The visit to UCF’s Emerging Media campus allowed us to see the intersection of many of the ideas we’ve been studying. We’ve studied game theory and design, and learning is the process that continually happens throughout the course of this program. Therefore, it seemed natural that we look at all three concepts in a unique way.
Design, learning, and games all seem to work synchronously anymore. So, as an educator, how does this look in the classroom? What impact does gaming and design have on my students’ learning? More than I can even imagine.
I often defer to Ian Jukes and Lee Crockett’s work in media literacy because of the powerful impression it left on me. The thermal brain scans, MRIs, and CAT scans of todays networked students are simply awe-inspiring. Their brains function in such drastically different manners than previous generations, that it is hard not to reconcile the fact that learning is different. But the process of learning in the form of traditional education has not! We are losing kids and their own vested interest in education before they even reach intermediate grade levels.
We need to shake it up. We need to challenge the traditional design of school and bring in gaming techniques in which students are familiar. If they are given the ability to learn through exploration and utilize just-in-time and on-demand counsel, they will be much more invested and engaged in their learning. If they are encouraged to learn from their community and work together for the greater good, they will be pioneers of collaboration that can solve problems. If they are required to assess situations, make quick decisions, and continue to work through the results, they will increase problem-solving skills and become more aware of their thinking.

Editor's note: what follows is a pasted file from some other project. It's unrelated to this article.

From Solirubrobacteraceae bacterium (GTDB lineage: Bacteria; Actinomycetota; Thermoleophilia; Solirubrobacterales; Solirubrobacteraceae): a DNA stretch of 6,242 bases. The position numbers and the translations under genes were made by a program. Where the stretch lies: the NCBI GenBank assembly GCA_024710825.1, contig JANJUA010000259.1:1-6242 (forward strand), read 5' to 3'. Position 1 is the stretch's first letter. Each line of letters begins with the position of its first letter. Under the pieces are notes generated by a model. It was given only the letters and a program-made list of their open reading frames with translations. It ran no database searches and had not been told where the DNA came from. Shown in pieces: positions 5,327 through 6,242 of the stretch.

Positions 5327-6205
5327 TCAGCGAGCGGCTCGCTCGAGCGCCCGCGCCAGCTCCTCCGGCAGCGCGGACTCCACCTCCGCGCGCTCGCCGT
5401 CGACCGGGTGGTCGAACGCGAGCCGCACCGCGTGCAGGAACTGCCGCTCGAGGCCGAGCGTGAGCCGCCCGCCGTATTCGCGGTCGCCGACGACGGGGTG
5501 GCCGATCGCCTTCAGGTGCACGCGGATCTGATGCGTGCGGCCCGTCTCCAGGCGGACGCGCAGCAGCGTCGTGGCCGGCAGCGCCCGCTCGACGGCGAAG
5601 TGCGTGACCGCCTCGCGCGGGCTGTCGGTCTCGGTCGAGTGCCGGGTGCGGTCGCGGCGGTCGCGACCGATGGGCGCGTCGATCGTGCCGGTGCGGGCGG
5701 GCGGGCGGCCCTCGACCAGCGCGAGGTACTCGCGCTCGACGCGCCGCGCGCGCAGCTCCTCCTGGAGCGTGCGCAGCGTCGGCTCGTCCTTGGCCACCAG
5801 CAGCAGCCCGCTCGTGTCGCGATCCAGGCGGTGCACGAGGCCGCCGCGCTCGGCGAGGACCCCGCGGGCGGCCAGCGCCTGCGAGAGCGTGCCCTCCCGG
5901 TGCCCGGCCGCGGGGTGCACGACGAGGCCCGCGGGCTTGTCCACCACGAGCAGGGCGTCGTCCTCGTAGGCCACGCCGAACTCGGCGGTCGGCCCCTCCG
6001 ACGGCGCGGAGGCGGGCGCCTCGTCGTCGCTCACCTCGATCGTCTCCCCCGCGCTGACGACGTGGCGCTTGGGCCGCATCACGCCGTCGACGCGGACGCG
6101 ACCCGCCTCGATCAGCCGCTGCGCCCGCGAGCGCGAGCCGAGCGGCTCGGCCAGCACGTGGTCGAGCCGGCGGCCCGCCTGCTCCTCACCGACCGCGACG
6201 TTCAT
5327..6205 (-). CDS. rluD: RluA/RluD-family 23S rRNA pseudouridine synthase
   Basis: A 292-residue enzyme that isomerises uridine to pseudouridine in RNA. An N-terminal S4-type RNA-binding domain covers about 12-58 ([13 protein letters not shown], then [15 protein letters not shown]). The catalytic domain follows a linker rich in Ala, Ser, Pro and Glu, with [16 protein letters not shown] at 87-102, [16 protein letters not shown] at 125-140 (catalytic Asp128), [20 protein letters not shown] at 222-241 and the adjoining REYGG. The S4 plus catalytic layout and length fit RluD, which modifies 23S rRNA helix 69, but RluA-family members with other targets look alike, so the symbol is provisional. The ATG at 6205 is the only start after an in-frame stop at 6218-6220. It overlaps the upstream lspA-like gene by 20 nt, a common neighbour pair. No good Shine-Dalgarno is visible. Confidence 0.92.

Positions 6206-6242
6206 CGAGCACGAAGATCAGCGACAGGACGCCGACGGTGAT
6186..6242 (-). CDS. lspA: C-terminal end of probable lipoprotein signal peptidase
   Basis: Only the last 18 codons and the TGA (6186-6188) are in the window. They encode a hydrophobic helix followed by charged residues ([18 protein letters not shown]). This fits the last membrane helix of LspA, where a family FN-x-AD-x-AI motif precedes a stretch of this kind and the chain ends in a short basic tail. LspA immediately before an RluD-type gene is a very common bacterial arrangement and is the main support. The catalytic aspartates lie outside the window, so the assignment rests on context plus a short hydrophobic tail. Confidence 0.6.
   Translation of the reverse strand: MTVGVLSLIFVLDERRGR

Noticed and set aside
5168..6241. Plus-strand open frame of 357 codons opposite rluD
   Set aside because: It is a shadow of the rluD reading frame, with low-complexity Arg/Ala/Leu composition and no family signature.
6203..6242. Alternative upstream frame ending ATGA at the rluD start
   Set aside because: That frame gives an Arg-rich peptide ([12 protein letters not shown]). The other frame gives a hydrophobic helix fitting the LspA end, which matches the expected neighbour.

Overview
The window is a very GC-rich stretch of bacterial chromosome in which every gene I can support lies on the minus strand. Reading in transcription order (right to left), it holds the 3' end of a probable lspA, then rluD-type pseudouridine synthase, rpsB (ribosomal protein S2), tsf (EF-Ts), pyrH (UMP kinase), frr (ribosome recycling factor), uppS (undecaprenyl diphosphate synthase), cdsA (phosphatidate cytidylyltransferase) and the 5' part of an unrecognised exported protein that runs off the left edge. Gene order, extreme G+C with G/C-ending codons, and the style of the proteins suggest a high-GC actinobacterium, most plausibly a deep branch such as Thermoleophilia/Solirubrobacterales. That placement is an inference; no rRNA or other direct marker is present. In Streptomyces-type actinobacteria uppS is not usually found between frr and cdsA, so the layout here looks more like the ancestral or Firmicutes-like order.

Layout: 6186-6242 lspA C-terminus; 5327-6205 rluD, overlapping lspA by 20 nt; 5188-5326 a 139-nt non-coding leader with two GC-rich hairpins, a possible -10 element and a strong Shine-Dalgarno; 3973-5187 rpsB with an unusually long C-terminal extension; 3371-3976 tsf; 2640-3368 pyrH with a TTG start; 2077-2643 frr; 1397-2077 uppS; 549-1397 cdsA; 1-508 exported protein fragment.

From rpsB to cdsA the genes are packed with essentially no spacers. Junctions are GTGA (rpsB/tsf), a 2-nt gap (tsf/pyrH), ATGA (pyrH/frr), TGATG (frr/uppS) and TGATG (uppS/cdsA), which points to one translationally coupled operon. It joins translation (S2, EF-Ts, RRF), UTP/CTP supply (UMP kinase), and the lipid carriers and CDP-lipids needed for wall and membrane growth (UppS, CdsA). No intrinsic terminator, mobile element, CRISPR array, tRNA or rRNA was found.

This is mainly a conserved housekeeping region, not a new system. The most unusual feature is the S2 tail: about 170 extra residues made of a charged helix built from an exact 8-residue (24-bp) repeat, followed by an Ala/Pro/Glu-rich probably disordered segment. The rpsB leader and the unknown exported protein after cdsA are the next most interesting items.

Our trip inside FIEA simply confirmed the future of gaming in our lives. If it is so ubiquitous with life today, then it should be with learning as well. Small changes to the manner in which we approach learning with our students could make huge improvements. Gamifying one thing could be the hook for a student. And that one hook could make all the difference.